- identifying problems
- formulating goals
- making judgments
- comparing current experience to past experience
- interpreting results and building models
Have you ever wanted to move from overwhelm to ease?
To move out of confusion and into clarity?
Or to move from idea to action?
What We’ll Do:We'll open the salon with everyone in the room introducing themselves to the group. I'll introduce the theme with a brief presentation (I promise to tell lots of stories and use lots of metaphors!). We’ll practice the tools together and discuss our experiences - you'll make new connections within yourself and with others in the room. A few lucky, brave volunteers may even get coached in front of the group. Everyone will leave with something new to begin practicing in your own life! I will also share resources and reading list for further learning. Guaranteed learning, play, and connection!
Donation-based event. This means it is offered with generosity and is supported by the generosity of all participants. Please consider what your personal offer will be to support this event.
Four Tuesdays - 7:30pm to 9:30pmIn my home, Half Moon Bay, California. Address provided when you RSVP. You can attend any salon individually OR the entire series.
Dec. 11 - Your Body’s TruthLearn to make friends with your body and start trusting the messages it’s sending you. Discover a whole new way to make decisions, check your gut instinct, trim your “To Do” list, and access more energy.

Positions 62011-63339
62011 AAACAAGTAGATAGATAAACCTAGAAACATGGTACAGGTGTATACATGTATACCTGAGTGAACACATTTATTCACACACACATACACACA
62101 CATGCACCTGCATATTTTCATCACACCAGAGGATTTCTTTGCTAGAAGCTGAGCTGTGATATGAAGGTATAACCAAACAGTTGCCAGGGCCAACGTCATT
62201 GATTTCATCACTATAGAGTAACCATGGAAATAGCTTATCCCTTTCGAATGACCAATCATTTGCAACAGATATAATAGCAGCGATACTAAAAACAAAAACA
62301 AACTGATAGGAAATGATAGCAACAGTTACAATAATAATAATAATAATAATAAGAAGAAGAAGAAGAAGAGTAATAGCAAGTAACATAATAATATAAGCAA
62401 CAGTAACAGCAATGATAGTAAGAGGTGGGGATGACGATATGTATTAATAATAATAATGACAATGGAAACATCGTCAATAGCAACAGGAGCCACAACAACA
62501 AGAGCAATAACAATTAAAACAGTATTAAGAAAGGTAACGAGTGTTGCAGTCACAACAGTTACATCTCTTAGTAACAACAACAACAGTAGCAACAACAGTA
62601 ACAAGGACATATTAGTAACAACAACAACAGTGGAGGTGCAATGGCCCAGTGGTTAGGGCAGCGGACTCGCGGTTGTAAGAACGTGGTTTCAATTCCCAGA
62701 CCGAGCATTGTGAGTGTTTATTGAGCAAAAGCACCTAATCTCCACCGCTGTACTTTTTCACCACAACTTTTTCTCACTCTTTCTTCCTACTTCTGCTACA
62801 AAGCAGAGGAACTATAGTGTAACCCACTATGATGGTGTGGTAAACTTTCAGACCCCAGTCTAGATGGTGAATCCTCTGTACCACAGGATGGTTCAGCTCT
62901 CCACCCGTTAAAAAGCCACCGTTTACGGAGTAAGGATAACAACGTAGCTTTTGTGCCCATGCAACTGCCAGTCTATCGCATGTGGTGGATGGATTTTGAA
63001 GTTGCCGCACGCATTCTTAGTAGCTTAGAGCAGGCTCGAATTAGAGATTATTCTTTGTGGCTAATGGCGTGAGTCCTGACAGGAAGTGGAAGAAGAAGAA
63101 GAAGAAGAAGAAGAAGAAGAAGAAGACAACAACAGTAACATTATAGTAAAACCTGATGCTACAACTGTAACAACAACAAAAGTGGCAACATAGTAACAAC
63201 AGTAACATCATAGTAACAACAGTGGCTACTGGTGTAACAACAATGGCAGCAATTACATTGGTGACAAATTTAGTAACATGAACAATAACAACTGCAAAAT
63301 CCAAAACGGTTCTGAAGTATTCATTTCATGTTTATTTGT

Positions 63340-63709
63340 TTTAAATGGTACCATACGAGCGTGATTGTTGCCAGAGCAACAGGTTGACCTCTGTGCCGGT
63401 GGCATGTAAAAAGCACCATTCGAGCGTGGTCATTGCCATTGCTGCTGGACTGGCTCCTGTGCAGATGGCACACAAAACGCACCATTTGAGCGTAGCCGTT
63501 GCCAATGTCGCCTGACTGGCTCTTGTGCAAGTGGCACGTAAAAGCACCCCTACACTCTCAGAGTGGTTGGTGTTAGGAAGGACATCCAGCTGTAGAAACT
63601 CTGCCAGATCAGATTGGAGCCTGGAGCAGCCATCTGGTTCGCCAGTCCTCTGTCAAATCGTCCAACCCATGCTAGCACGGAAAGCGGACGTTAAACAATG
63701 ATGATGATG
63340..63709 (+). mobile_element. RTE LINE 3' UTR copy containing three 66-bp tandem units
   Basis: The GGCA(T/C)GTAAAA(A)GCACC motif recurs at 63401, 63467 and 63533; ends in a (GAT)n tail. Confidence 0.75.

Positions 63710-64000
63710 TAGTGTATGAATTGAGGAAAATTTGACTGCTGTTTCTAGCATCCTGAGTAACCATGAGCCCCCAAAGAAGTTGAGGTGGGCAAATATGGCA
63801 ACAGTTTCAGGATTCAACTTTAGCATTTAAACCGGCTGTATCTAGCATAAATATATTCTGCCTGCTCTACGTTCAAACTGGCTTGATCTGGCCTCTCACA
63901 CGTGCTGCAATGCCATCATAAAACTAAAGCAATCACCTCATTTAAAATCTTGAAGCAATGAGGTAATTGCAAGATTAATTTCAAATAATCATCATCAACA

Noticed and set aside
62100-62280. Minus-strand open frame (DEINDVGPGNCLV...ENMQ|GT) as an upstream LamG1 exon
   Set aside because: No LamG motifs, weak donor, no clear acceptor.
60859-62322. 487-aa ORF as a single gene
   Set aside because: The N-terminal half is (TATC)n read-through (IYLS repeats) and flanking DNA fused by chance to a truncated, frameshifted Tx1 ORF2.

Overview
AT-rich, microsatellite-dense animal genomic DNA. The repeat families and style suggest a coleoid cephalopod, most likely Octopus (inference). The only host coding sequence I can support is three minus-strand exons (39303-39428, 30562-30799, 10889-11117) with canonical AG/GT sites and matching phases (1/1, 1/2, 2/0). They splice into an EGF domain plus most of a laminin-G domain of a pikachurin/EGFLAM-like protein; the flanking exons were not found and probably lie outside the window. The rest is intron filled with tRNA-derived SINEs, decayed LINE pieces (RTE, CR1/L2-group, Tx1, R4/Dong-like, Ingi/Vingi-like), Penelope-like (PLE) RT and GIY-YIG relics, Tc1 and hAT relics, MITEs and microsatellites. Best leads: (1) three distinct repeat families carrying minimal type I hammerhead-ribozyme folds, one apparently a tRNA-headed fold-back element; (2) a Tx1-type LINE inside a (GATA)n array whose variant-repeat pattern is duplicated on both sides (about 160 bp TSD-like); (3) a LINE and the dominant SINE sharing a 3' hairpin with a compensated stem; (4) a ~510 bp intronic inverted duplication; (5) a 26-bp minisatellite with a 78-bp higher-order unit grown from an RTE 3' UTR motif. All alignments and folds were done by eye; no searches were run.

Jan. 15 – The Garden in Your MindMove the dirt and plant the seeds for what you really want to grow in your life. It all starts with the thoughts you believe. Get ready to roll up your sleeves, start digging, and selecting the varietals of your dreams that you will cultivate and harvest after the growing season.
Feb. 12 – The Art of Soul-CareLearn the art of nourishing and honoring your soul, in small daily doses or at lavish feasts. No matter what your circumstances, you can feed your soul and experience completeness right now.
Mar. 12 – Listening With Your Whole SoulBodyMindExpand your experience of daily life by tuning in to the SoulBodyMind. Envision your SoulBodyMind’s most truthful expression, and take actions from that place of knowing.
How To RSVPYou may attend any of the salons on a drop-in basis. Attendance at all four salons will provide a powerful foundation in your own SoulBodyMind language. Please call (650) 325-2194 or email me for more information or to register. Address will be provided when you RSVP by phone or email. Download the flyer>>
Register now: Visit the registration page>> 5-week course starts on October 20, 2010. Early Bird pricing ends TODAY, October 13, 2010!